MasterCard, Amazon and Accenture collaborate to build a transparent blockchain supply chain

MasterCard, Amazon and Accenture collaborate to build a transparent blockchain supply chain
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Yesterday, Accenture introduced a cyclic supply chain that allowed consumers to make more sustainable choices when buying goods. Consumers can also give tips to producers and directly reward them for their choice in production. All of this is achieved through digital identity management and blockchain technology.

Accenture is working with MasterCard, Amazon Web Services, Everledger and Mercy Corps to build its supply chain capabilities. Every day, whether we want to, we interact with global supply chains, such as when we shop, these innovations can help us better navigate the system. A recent study by Nielsen shows that nearly two-thirds of Americans want a frictionless online shopping experience that wants to support more efficient and environmentally friendly agriculture and manufacturing. The problem now is that we don't have much way to understand how things are made or who made them.

Accenture Managing Director David Treat said: "In the past few years, we have focused on our long-standing identity work, focusing on more than 1 billion people in the world without any form of recognized identity. We believe that Consumers and the value created at the end of the supply chain are directly linked, helping small producers from the start is critical to truly driving social and environmental change.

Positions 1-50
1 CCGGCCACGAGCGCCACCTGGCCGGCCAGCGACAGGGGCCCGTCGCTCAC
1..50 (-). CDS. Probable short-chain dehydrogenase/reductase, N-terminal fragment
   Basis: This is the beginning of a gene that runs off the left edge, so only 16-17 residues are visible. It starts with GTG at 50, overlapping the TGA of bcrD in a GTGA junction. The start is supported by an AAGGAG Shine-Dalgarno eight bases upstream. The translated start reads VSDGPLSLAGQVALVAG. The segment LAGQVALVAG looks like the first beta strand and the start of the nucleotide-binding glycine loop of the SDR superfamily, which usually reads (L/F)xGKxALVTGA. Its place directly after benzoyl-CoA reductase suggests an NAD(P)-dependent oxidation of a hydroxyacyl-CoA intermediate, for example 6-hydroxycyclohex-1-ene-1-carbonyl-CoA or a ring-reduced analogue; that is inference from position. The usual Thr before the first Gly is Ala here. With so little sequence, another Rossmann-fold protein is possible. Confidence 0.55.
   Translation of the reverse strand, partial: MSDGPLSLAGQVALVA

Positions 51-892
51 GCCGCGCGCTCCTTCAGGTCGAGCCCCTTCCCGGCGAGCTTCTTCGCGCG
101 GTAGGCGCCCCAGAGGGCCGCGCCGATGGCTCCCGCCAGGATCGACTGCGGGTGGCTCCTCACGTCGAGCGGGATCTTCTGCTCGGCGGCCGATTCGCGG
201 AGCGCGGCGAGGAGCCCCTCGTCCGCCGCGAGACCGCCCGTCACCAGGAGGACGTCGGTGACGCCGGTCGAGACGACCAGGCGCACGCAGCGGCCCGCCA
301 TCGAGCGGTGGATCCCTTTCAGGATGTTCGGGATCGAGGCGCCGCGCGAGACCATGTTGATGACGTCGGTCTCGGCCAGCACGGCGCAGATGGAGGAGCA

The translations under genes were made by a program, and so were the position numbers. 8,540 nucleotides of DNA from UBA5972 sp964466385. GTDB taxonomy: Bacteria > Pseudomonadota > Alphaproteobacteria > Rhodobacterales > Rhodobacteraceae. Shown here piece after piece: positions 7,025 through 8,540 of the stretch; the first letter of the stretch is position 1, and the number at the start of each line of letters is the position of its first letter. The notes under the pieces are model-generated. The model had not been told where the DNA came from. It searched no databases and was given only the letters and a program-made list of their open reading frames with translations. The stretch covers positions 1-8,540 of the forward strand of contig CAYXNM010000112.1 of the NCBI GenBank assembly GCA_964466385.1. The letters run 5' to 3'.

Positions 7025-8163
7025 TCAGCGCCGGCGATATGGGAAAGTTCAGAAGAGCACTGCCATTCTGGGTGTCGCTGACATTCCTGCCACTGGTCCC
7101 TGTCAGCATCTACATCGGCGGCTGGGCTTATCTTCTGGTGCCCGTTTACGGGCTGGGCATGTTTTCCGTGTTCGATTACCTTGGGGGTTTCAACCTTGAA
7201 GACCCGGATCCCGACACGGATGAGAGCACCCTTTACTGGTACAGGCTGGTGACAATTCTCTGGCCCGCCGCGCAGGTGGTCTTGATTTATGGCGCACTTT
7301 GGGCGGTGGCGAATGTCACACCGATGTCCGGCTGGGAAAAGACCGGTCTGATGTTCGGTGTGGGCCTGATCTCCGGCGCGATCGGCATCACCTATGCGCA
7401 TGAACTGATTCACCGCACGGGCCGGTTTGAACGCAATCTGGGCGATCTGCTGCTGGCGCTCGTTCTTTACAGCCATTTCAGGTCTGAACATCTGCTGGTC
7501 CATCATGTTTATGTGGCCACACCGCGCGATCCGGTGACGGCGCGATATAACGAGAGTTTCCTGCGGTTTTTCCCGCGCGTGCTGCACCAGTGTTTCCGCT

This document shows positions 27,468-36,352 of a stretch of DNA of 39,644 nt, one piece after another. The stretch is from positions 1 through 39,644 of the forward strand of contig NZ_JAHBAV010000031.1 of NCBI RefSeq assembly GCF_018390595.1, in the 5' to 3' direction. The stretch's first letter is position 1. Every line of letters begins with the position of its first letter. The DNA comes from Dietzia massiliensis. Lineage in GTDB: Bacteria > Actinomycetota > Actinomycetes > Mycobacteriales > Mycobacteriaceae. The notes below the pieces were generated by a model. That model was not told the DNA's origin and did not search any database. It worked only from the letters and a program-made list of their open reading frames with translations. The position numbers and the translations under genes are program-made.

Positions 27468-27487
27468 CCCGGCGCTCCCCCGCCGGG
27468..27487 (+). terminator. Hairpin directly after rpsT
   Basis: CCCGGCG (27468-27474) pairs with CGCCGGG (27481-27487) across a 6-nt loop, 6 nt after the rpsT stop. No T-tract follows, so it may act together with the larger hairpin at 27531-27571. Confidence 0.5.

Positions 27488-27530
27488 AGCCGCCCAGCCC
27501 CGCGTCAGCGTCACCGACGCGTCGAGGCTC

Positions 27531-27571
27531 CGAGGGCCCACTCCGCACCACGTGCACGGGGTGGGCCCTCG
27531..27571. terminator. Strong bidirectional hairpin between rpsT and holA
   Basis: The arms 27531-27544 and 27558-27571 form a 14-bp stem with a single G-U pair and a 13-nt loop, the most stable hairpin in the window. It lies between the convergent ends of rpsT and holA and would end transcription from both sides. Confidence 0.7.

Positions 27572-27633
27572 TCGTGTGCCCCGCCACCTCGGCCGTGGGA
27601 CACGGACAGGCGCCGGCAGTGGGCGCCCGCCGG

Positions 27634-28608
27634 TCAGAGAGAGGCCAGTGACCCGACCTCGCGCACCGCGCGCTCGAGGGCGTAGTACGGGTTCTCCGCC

The company where Treats says that Accenture and its partners are developing a A store, web, and application application on which consumers can scan a unique numeric identifier for a registered user's item. For example, scanning a label on a pair of jeans will allow customers to understand the source of their supply chain from start to finish and have the opportunity to express their gratitude to those who produce jeans. This makes the system not only beneficial to large companies that are familiar with the system, but also to individuals, such as small farmers who grow crops on small plots of land.

Tara Nathan, Executive Vice President of Humanitarian and Development at MasterCard, said: 3.4 billion people, almost half of the world's population, are still struggling to meet basic needs. We believe that digital technology is largely undeveloped. Through Kenya, India, Mexico. Working with small farmers elsewhere, we have deployed digital solutions to help drive the sustainable social impact of business we understand that collaboration is critical to this journey.

Why is the blockchain?

Blockchain provides a common An independent digital record called Distributed Bookkeeping Technology (DLT). By distributing public ledgers, Amazon, MasterCard, Accenture, consumers, and small farmers can interact with the same information without worrying about someone modifying the data.

DLT can benefit consumers and farmers throughout the supply chain, helping people cross the process by increasing transparency and more profit sharing.